In the midst of looking through piles and piles of paperwork to unearth an assessment on Lily when she was in kindergarten, I of course ran across the huge stack of Bobby's assessments and records. I sat on my closet floor, the piles in my lap, and read the last formal assessment again--a decade ago this month, and saw how little things had changed in terms of language delays, academic delays, and shook my head in disbelief that so little could change while, at the same time, so much could change. No, academics will never be my son's strong suit; even Rosie has surpassed him academically, but the changes that really matter, oh my, those are so numerous and significant that they deserve recognition and applause.
Verbally, Bobby is in the first percentile. How painful that was ten years ago to read, to hear, to accept. Not because I wanted him to be the smartest, the best, but because of how hard he worked (and still does) to overcome these weaknesses and how often they limit his ability to process and understand information. And yet, that same report showed strengths in the visual and performance that placed him well above many of his peers at the time.
Bobby is a bundle of surprising and unexpected contradictions, and words on an assessment can and will never capture the reality of who he is. He is kind-hearted, sweet, loving. He is mastering sarcasm (last week I asked him to do something and he cracked, "Sure, ask the 22-year-old autistic kid to do it." He laughs a belly laugh like I do, from inside himself that must be let out, that cannot be contained. He delights in being helpful (most of the time), and can spend hours in animated conversation with Lily and Rose about Pokemon, Yu-gi-oh and Dragonball-Z. He can annoy the hell out of them, too, proving that normal sibling goading is a skill he has mastered well.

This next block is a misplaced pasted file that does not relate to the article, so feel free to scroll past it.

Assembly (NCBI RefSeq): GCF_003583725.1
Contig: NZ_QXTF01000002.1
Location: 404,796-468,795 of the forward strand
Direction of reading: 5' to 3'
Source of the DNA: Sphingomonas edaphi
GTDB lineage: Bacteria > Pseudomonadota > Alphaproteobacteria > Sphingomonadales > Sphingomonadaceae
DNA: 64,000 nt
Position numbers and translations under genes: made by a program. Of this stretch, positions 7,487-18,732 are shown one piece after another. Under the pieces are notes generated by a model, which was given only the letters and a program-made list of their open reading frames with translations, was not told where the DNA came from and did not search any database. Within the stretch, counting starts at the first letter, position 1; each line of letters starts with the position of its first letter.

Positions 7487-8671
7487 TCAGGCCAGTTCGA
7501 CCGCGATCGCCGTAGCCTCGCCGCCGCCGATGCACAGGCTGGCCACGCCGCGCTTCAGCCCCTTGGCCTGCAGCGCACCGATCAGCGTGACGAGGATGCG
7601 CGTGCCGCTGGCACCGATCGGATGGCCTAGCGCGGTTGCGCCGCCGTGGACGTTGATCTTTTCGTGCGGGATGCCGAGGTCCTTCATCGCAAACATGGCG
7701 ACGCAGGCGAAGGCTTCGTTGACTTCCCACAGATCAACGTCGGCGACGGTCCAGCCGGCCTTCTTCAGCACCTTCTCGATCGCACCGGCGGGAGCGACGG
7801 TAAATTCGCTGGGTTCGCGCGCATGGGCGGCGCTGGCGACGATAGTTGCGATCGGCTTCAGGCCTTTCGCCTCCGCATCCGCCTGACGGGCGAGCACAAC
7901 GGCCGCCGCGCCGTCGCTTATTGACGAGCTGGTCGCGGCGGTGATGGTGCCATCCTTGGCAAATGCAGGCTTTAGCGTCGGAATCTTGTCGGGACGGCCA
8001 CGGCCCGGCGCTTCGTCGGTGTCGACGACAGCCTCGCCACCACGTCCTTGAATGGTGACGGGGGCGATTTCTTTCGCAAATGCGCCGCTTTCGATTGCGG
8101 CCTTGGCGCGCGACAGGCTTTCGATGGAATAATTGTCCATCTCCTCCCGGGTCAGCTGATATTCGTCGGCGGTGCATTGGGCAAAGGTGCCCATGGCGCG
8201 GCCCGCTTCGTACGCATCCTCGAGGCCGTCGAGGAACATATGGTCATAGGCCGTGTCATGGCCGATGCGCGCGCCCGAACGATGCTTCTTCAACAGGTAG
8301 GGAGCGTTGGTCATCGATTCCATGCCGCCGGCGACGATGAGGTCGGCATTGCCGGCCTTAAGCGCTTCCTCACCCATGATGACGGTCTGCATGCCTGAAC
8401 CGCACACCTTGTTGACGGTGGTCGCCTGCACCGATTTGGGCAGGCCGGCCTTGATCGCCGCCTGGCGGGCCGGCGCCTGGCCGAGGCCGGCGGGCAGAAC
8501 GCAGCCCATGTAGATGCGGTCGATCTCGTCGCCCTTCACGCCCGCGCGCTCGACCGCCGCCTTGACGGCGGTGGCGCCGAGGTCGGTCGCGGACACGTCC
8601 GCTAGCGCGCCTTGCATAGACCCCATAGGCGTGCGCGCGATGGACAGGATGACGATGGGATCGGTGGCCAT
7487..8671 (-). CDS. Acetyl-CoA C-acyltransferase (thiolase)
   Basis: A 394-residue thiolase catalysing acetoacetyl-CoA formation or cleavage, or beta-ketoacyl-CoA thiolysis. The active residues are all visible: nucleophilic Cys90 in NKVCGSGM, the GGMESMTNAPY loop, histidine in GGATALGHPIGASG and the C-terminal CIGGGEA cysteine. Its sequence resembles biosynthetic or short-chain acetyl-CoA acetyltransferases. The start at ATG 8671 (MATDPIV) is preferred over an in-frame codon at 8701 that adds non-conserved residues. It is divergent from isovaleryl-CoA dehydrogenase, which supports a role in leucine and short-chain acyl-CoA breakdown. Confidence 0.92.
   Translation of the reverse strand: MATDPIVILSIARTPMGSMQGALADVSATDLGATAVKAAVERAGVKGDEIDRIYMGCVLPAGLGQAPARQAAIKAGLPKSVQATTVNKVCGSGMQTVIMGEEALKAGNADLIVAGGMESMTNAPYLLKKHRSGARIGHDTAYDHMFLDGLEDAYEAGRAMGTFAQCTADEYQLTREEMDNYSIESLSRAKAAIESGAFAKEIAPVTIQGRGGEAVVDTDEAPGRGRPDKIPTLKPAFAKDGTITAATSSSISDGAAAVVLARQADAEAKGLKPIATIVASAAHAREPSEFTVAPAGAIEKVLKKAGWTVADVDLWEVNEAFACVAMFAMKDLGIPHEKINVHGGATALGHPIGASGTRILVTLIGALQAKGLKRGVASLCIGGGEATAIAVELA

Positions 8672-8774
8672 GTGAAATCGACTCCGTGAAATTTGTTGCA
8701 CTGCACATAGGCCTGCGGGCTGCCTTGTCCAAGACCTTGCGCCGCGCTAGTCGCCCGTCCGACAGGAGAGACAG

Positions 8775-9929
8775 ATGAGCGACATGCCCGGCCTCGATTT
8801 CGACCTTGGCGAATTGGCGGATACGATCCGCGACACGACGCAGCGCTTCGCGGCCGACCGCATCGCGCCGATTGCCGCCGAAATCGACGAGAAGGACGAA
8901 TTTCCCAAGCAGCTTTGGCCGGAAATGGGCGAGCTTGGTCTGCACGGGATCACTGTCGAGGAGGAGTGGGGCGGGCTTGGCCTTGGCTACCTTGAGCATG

I will remember these things as we go through this new assessment for Lily, that words from an assessment can not possibly capture her totality, her wonderfulness, her exuberance for life, her zest and her zany smile that light up a room. I will remember that we go through all of this because she needs some extra help to allow her to be her best, not because we want to change her, cure her, make her other than who she is, but because we want her to have the help she needs to reach her potential.
the only way to clean a room--in a trench coat!
Who we are, the totality of our personhood, that is an indelible part of us. Pieces of paper that catalog our weaknesses cannot capture the whole of us, only guide us in way to get around the weaknesses by capitalizing on our strengths. I will remember that, counter each listed weakness with a strength, and we will get through this, recognizing it for the hassle that must be gotten through, rather than making it into a catastrophe.
And if it comes that Rosie will need reassessment for additional help when she reaches the same age Lily is, we'll get through that, too. They're just unpleasant hoops that must be jumped through.
Rosie arranging toys.